In the Gospel of John, the concept of the ‘hour’ has a specific significance. At the Wedding at Cana, when the Mother of Jesus draws his attention to the fact that “They have no wine”, Jesus comes up with the very sharp reply, “My hour has not come yet” (Jn 2:4). But the Mother of Jesus continues to act as if the hour has already begun to come. In a sense she ushers in the hour. During the encounter between Jesus and the Samaritan woman, Jesus assures her, “Believe me, woman, the hour is coming when you will worship the Father neither on this mountain nor in Jerusalem” (Jn 4:21). Today’s gospel text introduces the last supper with these words: “knowing that his hour had come to pass from this world to the Father” (Jn 13:1), Jesus sat at table with his disciples. Later during the long prayer after supper, Jesus would raise his eyes to heaven and say: “Father, the hour has come: glorify your Son so that your Son may glorify you” (Jn 17:1).
So, what is this ‘hour’? It is the hour of the suffering, death and resurrection of Jesus. These three events are together referred to as the ‘Paschal Mystery’. It is going to be a difficult hour for Jesus, but it is also the hour of glorification. It is also the hour when Jesus will pass from this world to the Father. It is this hour that we are beginning to celebrate today in the Easter Triduum. The liturgy of these days invites us to accompany Jesus in his suffering, death and resurrection. One of the memorials that constantly remind us of this ‘hour’ is the Eucharist.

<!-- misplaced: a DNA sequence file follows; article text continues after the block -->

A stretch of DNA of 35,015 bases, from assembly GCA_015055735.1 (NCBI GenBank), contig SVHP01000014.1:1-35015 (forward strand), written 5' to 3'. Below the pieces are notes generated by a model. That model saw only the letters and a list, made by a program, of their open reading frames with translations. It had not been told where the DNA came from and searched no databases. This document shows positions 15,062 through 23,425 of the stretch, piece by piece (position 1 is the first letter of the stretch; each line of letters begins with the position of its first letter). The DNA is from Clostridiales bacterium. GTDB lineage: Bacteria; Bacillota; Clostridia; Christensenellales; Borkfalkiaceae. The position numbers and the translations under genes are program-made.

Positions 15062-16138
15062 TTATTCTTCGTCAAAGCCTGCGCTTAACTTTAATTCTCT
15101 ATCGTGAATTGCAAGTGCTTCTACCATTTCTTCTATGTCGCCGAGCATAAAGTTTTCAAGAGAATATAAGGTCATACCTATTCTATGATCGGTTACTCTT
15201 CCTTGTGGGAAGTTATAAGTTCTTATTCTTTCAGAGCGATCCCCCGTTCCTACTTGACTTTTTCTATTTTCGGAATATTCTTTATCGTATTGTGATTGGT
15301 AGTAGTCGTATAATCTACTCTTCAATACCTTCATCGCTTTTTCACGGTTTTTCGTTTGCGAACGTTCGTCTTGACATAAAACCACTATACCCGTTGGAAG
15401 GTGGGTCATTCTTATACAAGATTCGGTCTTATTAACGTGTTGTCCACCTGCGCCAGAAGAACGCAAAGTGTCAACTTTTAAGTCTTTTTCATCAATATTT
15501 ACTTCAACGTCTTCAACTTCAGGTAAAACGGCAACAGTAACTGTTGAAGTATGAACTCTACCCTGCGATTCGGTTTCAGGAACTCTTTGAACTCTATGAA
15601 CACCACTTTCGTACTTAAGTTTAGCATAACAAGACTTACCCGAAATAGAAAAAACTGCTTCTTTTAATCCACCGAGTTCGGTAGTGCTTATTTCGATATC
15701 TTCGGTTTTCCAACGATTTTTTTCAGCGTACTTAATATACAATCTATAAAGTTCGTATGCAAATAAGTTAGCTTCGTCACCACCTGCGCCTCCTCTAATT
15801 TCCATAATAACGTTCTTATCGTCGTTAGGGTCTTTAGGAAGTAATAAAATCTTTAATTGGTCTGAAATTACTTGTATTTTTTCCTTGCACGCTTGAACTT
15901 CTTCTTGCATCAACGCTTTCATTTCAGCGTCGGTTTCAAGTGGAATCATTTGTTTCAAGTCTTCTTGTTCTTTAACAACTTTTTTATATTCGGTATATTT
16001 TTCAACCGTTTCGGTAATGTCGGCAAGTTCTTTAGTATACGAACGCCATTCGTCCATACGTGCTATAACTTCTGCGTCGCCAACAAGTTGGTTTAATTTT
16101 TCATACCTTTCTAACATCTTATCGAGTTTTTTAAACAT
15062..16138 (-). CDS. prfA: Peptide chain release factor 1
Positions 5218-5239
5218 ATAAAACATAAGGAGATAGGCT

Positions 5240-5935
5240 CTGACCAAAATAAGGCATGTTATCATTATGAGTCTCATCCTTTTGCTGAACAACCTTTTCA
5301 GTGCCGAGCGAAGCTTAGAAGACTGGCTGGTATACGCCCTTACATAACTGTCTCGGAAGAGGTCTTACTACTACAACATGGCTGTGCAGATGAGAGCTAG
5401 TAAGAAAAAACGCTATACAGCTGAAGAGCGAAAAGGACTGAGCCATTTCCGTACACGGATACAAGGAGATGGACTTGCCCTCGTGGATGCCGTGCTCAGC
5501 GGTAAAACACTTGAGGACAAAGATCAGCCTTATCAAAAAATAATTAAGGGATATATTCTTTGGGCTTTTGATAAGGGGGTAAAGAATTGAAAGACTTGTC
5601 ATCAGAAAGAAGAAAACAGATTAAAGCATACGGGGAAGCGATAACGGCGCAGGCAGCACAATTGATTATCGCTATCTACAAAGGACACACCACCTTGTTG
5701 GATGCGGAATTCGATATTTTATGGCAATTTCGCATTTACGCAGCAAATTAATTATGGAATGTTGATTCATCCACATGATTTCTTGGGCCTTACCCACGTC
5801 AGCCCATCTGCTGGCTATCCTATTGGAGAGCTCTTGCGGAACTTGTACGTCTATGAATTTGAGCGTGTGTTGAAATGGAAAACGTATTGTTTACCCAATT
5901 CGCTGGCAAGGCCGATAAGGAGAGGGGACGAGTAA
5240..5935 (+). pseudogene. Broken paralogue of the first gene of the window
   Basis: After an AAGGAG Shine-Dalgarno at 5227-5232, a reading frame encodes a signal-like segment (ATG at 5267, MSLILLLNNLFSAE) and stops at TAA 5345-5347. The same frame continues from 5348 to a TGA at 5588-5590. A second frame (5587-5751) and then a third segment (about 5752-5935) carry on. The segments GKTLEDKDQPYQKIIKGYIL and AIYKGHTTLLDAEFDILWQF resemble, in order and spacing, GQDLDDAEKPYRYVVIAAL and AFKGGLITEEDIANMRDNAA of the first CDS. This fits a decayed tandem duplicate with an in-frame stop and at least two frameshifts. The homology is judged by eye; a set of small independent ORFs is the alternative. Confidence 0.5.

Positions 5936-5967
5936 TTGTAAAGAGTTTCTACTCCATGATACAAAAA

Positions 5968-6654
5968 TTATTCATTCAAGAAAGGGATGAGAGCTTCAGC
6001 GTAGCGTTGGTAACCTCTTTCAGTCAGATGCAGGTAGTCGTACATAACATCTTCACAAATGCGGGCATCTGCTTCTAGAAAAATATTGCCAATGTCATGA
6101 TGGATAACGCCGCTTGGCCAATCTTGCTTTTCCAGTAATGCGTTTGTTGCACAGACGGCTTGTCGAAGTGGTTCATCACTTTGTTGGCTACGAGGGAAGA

They were at supper (Jn 13:2): Eucharist as a meal
Today as we recall the celebration of the last supper, we also commemorate the institution of the Eucharist. The earliest form of Christian worship was to commemorate the last supper – the Lord’s Supper. That is to say, every Sunday evening when the early Christians gathered in the homes of people to recall the resurrection of Jesus, they simply broke bread together reliving the last supper. This is the tradition that St Paul recalls in the second reading of today from his first letter to the Corinthians (1Cor 11:20-34). The second reading reminds us that the Eucharistic celebration is a meal – a table fellowship; and the Eucharist is bread and wine –objects of food. It is important not to forget this simple truth.